Sometimes I think that time is hiding from me. That throughout the day, a few hours here and there will sneak away and I’ll lose sight of them. So I end up with only 18-20 hour days. And I find myself asking, Where did the time go?
I think busyness allows time to hide from me, and poor planning, and perhaps a lack of discipline. Have you noticed how some people seem to accomplish a lot more than others? Have you ever met with someone on a regular basis and that person keeps showing up with new projects completed and new ideas implemented? I know I have…and I sometimes want to punch them in the neck.
But before I throw any blows, I want to ask these people how they do it. How do you find the time?
I would like to think I know a little bit about time management. In my work with students I try to assist them with making the most of the time they have. I’ve created some tools that help people manage their time (Weekly Schedule-Task-Planner and The Leader’s Daily View …both downloadable pdf’s). I try to keep a handle on what I’m doing with the time I have. But every so often, time hides from me. And I wonder where it went.
Instead of being reactive to the time I have each day, I find that I need to be more proactive. I need to be intentional. If I don’t manage my time, someone else will. If I don’t set my calendar, someone else will. If I just allow the schedule to manage itself, my days will grow shorter and shorter.
So here’s a principle that I’m thinking about today to help me find the time I need to do the things I need to do (work, play, think, family, fun, projects, etc)…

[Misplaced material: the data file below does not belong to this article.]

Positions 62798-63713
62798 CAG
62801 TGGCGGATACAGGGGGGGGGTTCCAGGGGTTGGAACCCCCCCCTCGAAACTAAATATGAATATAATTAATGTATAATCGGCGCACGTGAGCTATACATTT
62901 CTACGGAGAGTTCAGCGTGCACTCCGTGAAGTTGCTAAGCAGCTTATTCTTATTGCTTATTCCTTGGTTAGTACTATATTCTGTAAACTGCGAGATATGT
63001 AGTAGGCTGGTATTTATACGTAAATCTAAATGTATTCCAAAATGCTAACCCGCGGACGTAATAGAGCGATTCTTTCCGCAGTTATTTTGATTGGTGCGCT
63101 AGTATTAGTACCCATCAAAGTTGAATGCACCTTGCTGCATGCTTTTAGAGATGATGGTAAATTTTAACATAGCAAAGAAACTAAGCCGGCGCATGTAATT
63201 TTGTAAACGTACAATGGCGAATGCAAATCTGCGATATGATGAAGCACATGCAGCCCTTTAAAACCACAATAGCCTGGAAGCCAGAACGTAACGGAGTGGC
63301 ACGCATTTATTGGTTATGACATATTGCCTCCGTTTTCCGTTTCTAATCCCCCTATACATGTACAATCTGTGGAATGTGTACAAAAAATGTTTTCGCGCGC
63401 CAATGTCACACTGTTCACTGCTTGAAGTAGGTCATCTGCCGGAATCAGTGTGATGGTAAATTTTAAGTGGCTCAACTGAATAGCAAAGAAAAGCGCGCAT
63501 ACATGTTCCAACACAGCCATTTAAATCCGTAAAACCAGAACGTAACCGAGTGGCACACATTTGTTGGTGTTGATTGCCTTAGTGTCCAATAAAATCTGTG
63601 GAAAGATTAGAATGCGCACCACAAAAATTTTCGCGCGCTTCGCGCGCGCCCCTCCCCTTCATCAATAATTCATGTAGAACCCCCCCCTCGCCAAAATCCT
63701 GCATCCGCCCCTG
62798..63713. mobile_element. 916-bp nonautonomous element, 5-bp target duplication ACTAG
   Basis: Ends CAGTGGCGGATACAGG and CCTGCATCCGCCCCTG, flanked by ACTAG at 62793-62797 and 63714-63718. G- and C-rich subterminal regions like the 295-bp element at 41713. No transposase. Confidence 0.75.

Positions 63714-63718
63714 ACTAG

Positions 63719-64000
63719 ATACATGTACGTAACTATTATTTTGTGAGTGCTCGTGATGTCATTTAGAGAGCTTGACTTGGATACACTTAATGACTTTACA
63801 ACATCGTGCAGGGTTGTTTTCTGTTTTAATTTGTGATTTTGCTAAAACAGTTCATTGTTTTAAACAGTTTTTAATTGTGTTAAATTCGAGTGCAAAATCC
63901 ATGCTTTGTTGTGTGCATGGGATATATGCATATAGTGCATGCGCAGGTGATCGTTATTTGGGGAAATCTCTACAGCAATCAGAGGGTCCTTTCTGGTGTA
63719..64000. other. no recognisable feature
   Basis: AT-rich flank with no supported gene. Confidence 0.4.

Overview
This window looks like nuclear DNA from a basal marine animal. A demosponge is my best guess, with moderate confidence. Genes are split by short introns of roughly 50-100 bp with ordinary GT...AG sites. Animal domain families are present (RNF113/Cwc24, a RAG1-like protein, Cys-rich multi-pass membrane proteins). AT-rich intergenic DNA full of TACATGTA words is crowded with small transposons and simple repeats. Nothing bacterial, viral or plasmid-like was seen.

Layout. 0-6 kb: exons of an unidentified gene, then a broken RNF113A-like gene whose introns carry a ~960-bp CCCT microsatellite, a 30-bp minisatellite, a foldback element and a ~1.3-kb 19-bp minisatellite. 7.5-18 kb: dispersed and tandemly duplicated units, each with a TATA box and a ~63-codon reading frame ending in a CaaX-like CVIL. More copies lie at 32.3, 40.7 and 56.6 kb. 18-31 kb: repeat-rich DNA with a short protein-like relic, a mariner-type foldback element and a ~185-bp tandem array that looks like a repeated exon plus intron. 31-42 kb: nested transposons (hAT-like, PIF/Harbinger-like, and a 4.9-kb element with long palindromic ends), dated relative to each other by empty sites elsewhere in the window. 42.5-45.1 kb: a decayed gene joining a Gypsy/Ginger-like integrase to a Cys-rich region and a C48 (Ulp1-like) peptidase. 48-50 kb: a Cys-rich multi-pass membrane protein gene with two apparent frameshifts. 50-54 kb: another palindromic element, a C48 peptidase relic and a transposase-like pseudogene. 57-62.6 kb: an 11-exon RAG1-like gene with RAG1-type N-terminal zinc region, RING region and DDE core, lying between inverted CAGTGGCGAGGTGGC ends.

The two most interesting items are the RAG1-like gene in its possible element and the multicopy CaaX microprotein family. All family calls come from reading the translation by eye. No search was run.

Small blocks of time occur naturally throughout the day and I need to take advantage of those. Large blocks of time occur intentionally throughout the day and I need to create those.
There are going to be small windows of time that happen on their own each day. Five to ten minute segments that make up the transitions from one thing to another. There may be travel time, time in between meetings, waiting for someone, a missed appointment, etc. These moments happen everyday. But I’m not always prepared to take advantage of those moments.
If I know ahead of time what types of activities, thinking, projects, work, play, etc I can accomplish in those moments, then I’m positioned to take advantage of them. This is why it’s important to know what’s important to get done. Put your day down on paper, or on your google calendar, or on your phone. Have a list of activities that you can work when time shows up and seems to give you a little bit extra that you weren’t planning on.
On the other side, one…two…or three hour blocks of time don’t appear naturally. I’ve never had two hours just show up. Those blocks of time have to be created by me. I need to grab my calendar, look at my schedule and carve those bigger segments of time into my day. I have to be intentional with these and there’s a good reason why I should.
My best work, my most creative and productive work will happen during those large segments of time that I create for myself. I can’t be creative and get the ideas flowing in five to ten minute chunks. I need to have some time to let things percolate and build up. If I don’t allow myself a large segment of time to do that, I won’t produce my best stuff. One other thing to note here is that I rarely schedule these big chunks of time in the afternoon. For me, I am not at my best at that time. I like to either place those blocks of time early in the morning or late at night. It might be different for you – but only you know you.
Here’s my challenge today (for myself and for you):
1. Identify the small blocks of time and have a list of things that you can work on when they show up.
2. Own your calendar and find big chunks of time where you can devote your best work and intentionally block that time off.
Have you discovered some other ways to find time when it seems to be hiding from you?
I always welcome your thoughts and ideas in the comments.
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